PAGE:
Free Press: School Funding Up Under Gov. Snyder

Paper substantiates what Michigan Capitol Confidential first reported

Paul Egan of the Detroit Free Press had a good story Sunday covering the argument about education funding in Michigan.

The story is worth reading in its entirety, but some parts in particular stick out and reiterate work done by Michigan Capitol Confidential and deserve to be reposted with comment.

Right off the bat Egan takes on the main piece of misinformation that Democrats and some supporters of the status quo in education have been touting:

Did Snyder cut $1 billion from K-12 education, as many critics claim?

The answer is no, state records show.

State funding for K-12 schools has increased by $723 million under Snyder, from $10.7 billion in fiscal year 2011 — the last budget of former Gov. Jennifer Granholm — to $11.4 billion in fiscal year 2014

Michigan Capitol Confidential has reported this earlier, explaining in detail why that alleged cut is way too steep. Despite claims by some Democrat politicians, unions and some superintendents, Michigan never saw a $1 billion cut in education funding.

So what happened with K-12 spending? While federal stimulus money dried up, state spending increased for the past few years, leading to more money per pupil today than when Gov. Snyder took office.

Regarding the funding for 2010-11, Egan noted that it was never correct to say that Gov. Snyder cut education funding by $1 billion.

The governor originally proposed decreasing state funding about $440 million, which many add to the decrease of $520 million in stimulus money. But that proposal did not happen.

By the time the budget was finalized, the cut was reduced to closer to $500 million, with nearly all of that related to lost federal funding.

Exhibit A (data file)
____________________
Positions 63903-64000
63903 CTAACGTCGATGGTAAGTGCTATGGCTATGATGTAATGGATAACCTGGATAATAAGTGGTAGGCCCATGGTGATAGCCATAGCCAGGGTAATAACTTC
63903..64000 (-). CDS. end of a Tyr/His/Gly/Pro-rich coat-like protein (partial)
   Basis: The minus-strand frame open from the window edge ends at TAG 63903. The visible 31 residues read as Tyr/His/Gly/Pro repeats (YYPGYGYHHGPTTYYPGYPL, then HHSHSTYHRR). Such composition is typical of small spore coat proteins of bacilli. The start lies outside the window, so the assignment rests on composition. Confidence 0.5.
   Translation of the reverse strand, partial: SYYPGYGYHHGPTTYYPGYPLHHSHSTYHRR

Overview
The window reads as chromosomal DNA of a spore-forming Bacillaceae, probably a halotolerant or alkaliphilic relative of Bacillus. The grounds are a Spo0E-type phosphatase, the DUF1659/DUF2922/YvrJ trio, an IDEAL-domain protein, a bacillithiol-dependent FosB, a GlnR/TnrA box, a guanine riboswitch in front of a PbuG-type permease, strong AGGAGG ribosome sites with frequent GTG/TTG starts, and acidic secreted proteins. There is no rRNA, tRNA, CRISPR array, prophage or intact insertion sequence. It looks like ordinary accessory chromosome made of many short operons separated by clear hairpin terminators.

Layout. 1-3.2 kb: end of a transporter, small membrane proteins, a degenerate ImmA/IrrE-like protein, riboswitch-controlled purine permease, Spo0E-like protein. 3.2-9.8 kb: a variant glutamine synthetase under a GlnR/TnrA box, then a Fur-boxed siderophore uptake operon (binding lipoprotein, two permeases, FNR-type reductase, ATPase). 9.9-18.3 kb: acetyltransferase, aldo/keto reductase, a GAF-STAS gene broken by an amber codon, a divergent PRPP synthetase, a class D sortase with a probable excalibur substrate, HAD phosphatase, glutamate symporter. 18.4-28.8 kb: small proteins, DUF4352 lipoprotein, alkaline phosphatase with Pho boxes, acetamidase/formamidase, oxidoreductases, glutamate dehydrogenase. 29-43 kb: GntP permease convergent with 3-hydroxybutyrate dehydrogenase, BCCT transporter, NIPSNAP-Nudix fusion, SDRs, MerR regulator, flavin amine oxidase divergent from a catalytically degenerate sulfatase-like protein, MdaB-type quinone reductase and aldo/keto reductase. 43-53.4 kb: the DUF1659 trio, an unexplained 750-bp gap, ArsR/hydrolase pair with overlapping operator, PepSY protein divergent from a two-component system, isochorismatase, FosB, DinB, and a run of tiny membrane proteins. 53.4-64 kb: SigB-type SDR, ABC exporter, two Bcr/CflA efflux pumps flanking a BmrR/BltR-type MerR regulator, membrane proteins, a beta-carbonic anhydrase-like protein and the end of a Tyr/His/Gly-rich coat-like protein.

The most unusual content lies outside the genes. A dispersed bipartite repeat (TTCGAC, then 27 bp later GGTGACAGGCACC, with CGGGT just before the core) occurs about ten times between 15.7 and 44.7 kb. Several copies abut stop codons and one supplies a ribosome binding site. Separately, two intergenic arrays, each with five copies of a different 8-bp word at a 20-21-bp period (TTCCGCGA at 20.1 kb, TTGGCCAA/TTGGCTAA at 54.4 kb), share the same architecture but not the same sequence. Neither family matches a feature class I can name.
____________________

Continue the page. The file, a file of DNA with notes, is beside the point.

Then it turned out the 2011 estimates were wrong and the state ended up spending $180 million less than expected on school aid during Granholm’s last year. That meant it was suddenly easier for Snyder to match 2011 school spending in 2012 than it appeared it would be when he presented his budget. Those revised numbers reduced the cut to about $393 million, an amount that could be blamed entirely on the feds.

In fact, Snyder’s first budget ultimately increased the state share of education funding by about $134 million, from $10.7 billion in 2011 to $10.8 billion in 2012.

That being the case, how are some critics able to claim the Legislature cut such a large amount of money? By ignoring the numbers they don’t like and fudging the ones they do.

Zack Pohl, a spokesman for Democratic gubernatorial candidate Mark Schauer, said Schauer maintains that Snyder cut more than $1 billion from education in his 2011-12 budget, including $931 million from K-12 education.

'It’s preposterous ... to claim it's 'unfair' to criticize Snyder for not having control over elapsing (federal) funding,' Pohl was quoted as saying. 'He's the governor, and it was his budget he signed into law. Snyder chose not to find new revenue for education because he used that money to pay for his huge $1.8-billion corporate tax break.'

To support his claim that the K-12 cut for 2011-12 totaled $931 million, Pohl points to a Senate Fiscal Agency report from June 2011 which did not include supplemental appropriations, which changed the numbers significantly.